«Jewish Observer»
April 2002
5762 Nisan

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It looks as if Ukrainian Jews do not want to follow God's commandment "Propagate and disseminate" individually. They decided to do this through "collective membership" - by means of setting up new Jewish organizations and societies. This time we are going to speak about the Conservative Judaism Movement. The Movement is the least known in Ukraine but at present it is spreading its activity in Kiev. For ten years the country's religious life has been turning around reformist associations and orthodox congregations of both Lithuanian and Hassidic trends. But they seem to have forgotten about conservatives who are trying to harmonize the strict observance of the Law of the Torah with the realities of modern life.

To begin with, here are a few words about the ideological basis of the Conservative Judaism. There is a half-apocryphal story about a big reformist banquet of 1883 where they served shrimps (a typical example of non-kosher food). This caused a schism in the movement and gave rise to a conservative trend (though there were other ideological disagreements, too).

What is the difference between conservatives and reformists today? Where is "the red line" that separates one movement from the other? The answer is very simple. Reformists insist on the earthly origin of the Book of Books; unlike reformists, conservatives believe that God gave the Torah. This, as well as a strict observance of Kashout, makes them related with orthodoxy of various shades. That it is not considered shameful (after consulting a rabbi) to come to a synagogue by car on Saturday, to pray next to woman and even to let some of these women become rabbis. And this is fully in line with the reformist ideas of the ritual. This bipolarity is the evidence of both weakness and power of the conservative movement. Solomon Shehter, a world-wide known scholar, Cambridge University professor, the founder of the Jewish Theological Seminary (a major center of the conservative movement), once said in this connection: "In America one can't become a rabbi without knowing how to play baseball". For orthodox people it is a warning not to isolate themselves from the majority; for reformists it is a hint at the fact that a rabbi must know (and observe) much more things than a baseball-player. If one finds harmony, one will be able to restore national religious life without limiting it to ghetto. There were orthodox and even reformist Judaism centers in Western Ukraine. Unlike these trends the conservative movement has no root in this country. It is not just a lack of conservative synagogues (though we could consider getting them back); it is a lack of knowledge of a specific character of this trend of Judaism. At that the majority of American Jews belong to the conservative trend and that results in many different things. Many leaders of the WJC, WCO and other international Jewish organizations are conservatives. Nevertheless, only now foreign conservatives are becoming really active in Ukraine.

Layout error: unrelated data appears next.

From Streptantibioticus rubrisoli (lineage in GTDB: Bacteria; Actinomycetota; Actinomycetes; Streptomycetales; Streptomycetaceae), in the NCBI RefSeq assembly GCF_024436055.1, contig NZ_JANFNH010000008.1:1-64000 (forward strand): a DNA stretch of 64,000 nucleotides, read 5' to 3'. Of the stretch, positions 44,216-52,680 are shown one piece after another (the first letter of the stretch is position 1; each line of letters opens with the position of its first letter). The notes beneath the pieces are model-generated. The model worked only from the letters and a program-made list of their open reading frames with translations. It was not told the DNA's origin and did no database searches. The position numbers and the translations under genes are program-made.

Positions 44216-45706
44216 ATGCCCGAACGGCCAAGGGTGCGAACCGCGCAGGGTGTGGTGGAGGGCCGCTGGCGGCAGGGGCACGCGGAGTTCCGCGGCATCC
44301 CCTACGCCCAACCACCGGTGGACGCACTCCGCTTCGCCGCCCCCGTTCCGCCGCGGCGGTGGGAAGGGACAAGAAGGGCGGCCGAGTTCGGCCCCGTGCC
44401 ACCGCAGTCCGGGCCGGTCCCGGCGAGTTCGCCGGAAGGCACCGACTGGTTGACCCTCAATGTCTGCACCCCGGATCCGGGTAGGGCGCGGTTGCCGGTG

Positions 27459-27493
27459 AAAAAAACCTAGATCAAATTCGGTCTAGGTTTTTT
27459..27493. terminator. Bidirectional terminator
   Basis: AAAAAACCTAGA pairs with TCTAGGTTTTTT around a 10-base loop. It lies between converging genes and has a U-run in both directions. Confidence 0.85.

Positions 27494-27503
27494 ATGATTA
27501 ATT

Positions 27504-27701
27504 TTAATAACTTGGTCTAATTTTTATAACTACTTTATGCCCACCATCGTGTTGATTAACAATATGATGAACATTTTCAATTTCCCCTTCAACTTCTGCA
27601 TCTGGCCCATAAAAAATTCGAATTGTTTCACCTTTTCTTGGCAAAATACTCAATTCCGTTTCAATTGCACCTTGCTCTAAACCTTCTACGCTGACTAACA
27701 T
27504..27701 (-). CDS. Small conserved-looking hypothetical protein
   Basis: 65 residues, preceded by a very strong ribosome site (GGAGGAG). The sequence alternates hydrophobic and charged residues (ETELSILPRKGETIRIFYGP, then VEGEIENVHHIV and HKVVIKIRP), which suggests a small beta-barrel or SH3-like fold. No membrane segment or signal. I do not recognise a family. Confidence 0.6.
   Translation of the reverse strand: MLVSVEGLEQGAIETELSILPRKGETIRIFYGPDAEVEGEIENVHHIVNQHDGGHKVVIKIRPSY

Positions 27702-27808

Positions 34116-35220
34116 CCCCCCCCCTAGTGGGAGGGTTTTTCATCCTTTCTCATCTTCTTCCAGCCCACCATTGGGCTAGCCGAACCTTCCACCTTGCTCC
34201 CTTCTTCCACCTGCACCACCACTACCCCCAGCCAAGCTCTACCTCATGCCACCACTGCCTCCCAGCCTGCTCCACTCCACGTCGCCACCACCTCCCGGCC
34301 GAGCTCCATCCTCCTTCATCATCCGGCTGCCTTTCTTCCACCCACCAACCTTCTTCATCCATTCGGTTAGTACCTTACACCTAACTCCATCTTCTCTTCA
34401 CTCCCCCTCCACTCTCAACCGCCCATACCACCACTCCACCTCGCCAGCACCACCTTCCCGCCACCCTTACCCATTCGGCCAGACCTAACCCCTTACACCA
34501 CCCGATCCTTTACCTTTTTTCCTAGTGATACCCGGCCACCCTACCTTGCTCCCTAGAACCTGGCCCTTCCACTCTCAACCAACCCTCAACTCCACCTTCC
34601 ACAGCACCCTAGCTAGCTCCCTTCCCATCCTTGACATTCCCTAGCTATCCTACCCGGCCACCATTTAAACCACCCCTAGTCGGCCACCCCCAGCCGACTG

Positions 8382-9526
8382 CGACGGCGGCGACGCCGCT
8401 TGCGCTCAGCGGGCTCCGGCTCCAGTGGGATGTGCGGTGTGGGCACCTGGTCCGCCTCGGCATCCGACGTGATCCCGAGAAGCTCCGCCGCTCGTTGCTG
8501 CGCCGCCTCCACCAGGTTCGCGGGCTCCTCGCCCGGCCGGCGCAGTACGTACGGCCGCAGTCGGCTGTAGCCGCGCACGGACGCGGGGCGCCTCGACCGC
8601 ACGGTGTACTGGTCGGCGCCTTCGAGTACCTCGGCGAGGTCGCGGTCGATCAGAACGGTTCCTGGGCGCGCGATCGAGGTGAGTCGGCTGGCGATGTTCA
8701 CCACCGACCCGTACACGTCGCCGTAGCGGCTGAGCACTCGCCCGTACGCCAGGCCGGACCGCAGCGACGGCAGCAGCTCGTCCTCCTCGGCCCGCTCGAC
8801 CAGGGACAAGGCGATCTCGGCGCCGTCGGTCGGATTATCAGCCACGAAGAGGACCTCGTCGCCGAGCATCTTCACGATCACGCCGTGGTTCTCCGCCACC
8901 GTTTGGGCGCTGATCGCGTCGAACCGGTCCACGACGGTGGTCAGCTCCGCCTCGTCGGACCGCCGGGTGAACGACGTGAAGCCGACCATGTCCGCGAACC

To be absolutely fair we have to admit a Jewish Sunday school and "Tahli"school - the strongholds of the county's conservatives - have been working in Chernovtsy for 10 years.

Over the last years schools (and communities) have been set up in Khust, Uzhgorod, Mukachevo, Berdichev, Prilucki. In fact, educational projects are a favorite subject of this trend of Judaism. Their communities usually spring from family schools where parents came with their children and sometimes with representatives of other generation.

A conservative school is a particular topic. Kiev has got used to a specific atmosphere where a teacher can be addressed only by the first name, to well-equipped computer classes and various circles. But all this is rather an exception than a rule for smaller towns where conservatives have settled down. However, the Sunday school "Armon" has been recently opened at Podol in Kiev and this is the first step in organizing Kiev conservative community - the first in the capital.

The new (for Ukraine) movement has two great advantages over other sub-confessions. The first is rational: it is a possibility to occupy the most balanced niche in the country's religious life, to follow "the middle path" Rambam spoke about. The second advantage is emotional-moral. It is not a secret that sooner or later bureaucracy of turns many religious organizations (which are meant to be the place of Spirit) into professional Jewish structure. Conservatives are, so to say, not engaged so far. Their Shabbats confirm this: people come and bring their bakery, different dishes ... It is not that they come to get a free piece of cake; they come to get spiritually united and to speak with the Lord. It is worth it. As well as seminars for mixed families, for children who are approaching the age of bar- and bat-mitsva, family weekends, summer camps rooms that are never closed, the headmaster's included.

This openness is rather symbolic. A meeting of religious authorities who do not try to "simplify" the law precedes every innovation in the ritual; they base their decisions on what is written in the Holy Scriptures. If combined with the respect for national and religious principles, this kind of openness may help the conservative movement take its niche in the Jewish life of Ukraine.

Rambat, a pillar of the medieval philosophy, wrote 800 years ago: "Any person that adheres to "middle" views can be called clever". So I pray to God that the time of these views may come as soon as possible.


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